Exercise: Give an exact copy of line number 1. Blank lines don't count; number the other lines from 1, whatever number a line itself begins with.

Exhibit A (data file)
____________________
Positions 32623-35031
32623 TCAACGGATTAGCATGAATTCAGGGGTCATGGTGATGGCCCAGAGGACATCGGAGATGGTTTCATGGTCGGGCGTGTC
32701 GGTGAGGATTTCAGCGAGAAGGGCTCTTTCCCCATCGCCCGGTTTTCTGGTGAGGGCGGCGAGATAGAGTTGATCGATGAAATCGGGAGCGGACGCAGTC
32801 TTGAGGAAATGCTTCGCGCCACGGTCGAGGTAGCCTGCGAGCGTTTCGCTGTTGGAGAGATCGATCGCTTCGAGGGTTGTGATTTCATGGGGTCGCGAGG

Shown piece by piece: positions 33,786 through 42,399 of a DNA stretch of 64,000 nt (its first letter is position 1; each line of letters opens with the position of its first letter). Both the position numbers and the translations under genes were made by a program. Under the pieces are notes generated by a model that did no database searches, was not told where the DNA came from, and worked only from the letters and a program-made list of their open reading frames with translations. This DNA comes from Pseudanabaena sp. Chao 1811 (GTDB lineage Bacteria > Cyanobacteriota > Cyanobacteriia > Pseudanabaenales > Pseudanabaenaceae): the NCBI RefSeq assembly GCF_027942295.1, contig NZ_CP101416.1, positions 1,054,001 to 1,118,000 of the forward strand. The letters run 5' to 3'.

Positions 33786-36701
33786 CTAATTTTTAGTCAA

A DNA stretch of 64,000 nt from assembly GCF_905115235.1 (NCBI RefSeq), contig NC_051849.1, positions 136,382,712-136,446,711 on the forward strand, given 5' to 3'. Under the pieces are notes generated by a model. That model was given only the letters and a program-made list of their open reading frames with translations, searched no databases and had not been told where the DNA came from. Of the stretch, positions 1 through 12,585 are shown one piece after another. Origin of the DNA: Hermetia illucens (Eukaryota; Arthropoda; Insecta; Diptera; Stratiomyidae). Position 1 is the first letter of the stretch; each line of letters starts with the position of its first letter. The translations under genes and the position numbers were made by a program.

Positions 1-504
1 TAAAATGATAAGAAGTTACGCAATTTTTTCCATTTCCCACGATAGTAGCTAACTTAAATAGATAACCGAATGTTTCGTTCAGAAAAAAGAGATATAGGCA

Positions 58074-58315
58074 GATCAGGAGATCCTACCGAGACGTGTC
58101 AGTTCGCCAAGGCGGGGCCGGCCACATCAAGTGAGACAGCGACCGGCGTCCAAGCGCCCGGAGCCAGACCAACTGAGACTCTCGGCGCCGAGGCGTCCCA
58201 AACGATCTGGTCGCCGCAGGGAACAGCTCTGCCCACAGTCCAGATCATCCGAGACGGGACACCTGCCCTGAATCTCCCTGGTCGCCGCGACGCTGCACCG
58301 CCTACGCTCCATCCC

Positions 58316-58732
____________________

Positions 32623-35031